Recently I visited Guatemala in order to responsibly cultivate my relationship with the fairly traded enema coffee that I sell for my colon cleanse clients to use for their coffee enemas at home.
In addition to visiting a coffee farm on this two-week trip, I also decided to go to the jungle to see the Mayan ruins of Tikal and Aguateca in Guatemala's northern department of Petén.
To my delight, Bernie, the owner of the hotel where we stayed in Petén and also our guide to the remote ruins of Aguateca for an entire day, happens to be an expert on the historical use of the enema and on the mythology of the enema within the civilizations of Mesoamerica. As we spent the day trekking through the jungle, listening to the call of howler monkeys, admiring the beauty of Ceiba trees, and learning about the Mayan ruins at Aguateca, Bernie and I also talked
Not only is Bernie familiar with the relationship that the Mayan civilization had with enemas, but he also knew exactly where to look to find the historical documentation. I was amazed.
As we opened the website www.MayaVase.com, I imagined we would look at a couple pictures of broken pottery, lacking in any significant modern interest. This was not the case. Rather, I found a world and a people previously unknown to me, including a striking written history of enema usage and enema mythology.
(We are lucky to have documentation of this Mayan art, as the illegal exportation of Mayan cultural artifacts is sadly a very big business.)
What makes the Mayan historical record so striking to me?
Firstly, of all the people of the pre-Columbian New World, only the ancient Maya had a complete script: they could write down anything they wanted to, in their own language.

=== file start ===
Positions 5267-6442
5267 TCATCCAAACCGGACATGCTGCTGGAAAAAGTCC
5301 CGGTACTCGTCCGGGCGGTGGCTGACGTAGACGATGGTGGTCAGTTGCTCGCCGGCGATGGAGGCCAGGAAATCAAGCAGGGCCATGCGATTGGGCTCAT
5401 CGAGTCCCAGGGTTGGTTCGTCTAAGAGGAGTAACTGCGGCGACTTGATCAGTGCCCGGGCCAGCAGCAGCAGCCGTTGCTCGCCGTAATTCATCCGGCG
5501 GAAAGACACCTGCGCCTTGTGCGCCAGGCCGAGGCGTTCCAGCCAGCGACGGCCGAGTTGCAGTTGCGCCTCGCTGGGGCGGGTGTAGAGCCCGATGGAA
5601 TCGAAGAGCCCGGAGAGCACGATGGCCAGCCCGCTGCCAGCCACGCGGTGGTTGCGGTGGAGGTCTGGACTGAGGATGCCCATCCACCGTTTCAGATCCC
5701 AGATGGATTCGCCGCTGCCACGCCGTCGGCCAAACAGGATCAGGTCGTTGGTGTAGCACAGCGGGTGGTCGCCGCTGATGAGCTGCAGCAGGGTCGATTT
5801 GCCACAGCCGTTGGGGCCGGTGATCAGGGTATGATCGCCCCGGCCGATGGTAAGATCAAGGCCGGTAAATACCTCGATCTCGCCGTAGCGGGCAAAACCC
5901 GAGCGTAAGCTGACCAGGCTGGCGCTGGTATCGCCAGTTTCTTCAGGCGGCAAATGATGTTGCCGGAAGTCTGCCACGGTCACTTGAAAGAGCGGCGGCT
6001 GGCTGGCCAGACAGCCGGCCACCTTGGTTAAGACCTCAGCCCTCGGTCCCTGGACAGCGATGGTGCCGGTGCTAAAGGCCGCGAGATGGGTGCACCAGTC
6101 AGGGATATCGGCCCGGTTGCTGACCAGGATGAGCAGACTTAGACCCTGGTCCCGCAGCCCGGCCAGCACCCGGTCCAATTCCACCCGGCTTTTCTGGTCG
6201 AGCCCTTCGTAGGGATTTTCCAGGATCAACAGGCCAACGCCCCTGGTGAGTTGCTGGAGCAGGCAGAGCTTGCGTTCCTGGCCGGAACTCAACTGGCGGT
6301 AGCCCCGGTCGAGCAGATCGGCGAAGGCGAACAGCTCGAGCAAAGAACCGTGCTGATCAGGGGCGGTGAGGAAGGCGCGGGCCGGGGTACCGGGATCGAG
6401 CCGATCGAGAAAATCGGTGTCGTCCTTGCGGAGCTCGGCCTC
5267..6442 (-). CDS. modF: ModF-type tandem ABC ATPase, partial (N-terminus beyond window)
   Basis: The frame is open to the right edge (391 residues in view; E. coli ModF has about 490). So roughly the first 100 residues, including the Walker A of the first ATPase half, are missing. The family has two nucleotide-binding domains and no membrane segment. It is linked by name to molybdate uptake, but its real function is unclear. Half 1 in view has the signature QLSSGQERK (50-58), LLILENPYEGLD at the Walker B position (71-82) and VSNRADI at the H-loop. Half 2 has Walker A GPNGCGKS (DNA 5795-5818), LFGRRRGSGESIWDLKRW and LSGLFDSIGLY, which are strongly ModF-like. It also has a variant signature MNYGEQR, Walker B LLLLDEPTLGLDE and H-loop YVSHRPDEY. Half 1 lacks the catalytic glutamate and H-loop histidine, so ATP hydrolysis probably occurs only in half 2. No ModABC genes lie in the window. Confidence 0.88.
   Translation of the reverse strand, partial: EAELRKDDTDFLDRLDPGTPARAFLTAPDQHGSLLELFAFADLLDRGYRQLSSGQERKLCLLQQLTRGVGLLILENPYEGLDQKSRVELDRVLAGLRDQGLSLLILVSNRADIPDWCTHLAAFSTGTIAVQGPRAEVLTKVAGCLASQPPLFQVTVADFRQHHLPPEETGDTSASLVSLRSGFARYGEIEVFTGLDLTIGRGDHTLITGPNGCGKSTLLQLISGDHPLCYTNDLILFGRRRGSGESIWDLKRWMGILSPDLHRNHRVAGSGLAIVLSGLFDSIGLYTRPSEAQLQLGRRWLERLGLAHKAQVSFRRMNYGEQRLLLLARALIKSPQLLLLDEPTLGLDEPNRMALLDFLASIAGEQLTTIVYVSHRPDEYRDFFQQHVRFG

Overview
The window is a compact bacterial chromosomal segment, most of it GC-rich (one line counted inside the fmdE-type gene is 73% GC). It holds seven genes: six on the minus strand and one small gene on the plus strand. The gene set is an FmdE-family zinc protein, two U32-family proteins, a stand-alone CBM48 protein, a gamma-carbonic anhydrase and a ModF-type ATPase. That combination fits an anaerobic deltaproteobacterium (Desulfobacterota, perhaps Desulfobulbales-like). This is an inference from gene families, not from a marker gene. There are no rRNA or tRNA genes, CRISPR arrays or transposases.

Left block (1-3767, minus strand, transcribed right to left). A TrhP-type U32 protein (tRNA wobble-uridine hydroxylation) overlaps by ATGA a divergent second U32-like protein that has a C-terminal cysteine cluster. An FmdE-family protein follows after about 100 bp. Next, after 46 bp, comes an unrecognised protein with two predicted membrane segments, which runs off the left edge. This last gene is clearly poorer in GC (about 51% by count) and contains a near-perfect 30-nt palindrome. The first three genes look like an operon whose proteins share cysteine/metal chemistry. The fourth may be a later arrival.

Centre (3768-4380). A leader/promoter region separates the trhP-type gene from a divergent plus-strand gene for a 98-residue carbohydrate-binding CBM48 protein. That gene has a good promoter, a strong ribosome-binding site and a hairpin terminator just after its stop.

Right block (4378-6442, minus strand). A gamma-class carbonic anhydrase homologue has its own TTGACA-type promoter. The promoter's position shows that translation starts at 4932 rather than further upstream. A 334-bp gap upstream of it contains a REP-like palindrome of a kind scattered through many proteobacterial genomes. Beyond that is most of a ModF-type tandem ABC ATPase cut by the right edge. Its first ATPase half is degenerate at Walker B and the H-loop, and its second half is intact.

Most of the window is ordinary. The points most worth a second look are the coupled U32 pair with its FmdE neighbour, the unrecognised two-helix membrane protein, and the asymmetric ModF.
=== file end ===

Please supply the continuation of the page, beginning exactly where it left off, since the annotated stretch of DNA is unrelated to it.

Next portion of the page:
Secondly, it has only been since the 1950s that this ancient language has begun to be deciphered by Western scholars. As Michael D. Coe, author of Breaking the Maya Code, writes: "I believe that this decipherment is one of the most exciting intellectual adventures of our age, on par with the exploration of space and the discovery of the genetic code."
Thirdly, we have learned that the enema was a central element in the spiritual and mythological beliefs of various cultures of Mesoamerica — an enema is even a part of the creation story of the Classic Quiché Kingdom in Guatemala's western highlands, as recorded in The Popol Voh.
That night, after we spent the day hiking at Aguateca, Bernie explained what he could of the ancient Quiché language he could read. While I listened, I also filmed the account with my iPhone. On this website and on YouTube.com, I have chosen to highlight and discuss a handful of the more detailed and interesting images that contain the written symbol for enema.
1.Enema History: Glyph of Enema — This video captures a photo of a simple and beautiful pot which clearly displays an enema glyph (symbol).
2.Enema History: Simple Enema — This video captures a photo of a ceramic bowl depicting two men taking an enema, likely for ritualistic purposes. This bowl can be seen at the Fine Arts Museum of San Francisco.
3.Enema History: Enema Plate — This video captures a photo of a rare plate depicting a common person being given an enema. There are also singers present in this enema scene.
4.Enema History: Ceremonial Mayan Ritual — This video captures a photo of a vase depicting a woman gesturing as two men use bowls to fill enemas. This is likely a ceremonial ritual intended make a connection to the upper world — the world of the dead — to seek wisdom from the ancestors.
5.Enema History: Mayan Creation Story — This video captures a photo of a vase depicting the mythical story of the baby jaguar.
6.Enema History: Mayan Creation Story 2 — This video captures a photo of a polychrome vase depicting a mythological enema ritual performed by the hero twins. This represents the beginning of creation. It highlights the use of the water lily as a traditional part of the enema solution, as well as the significance of the enema in the Mayan creation story.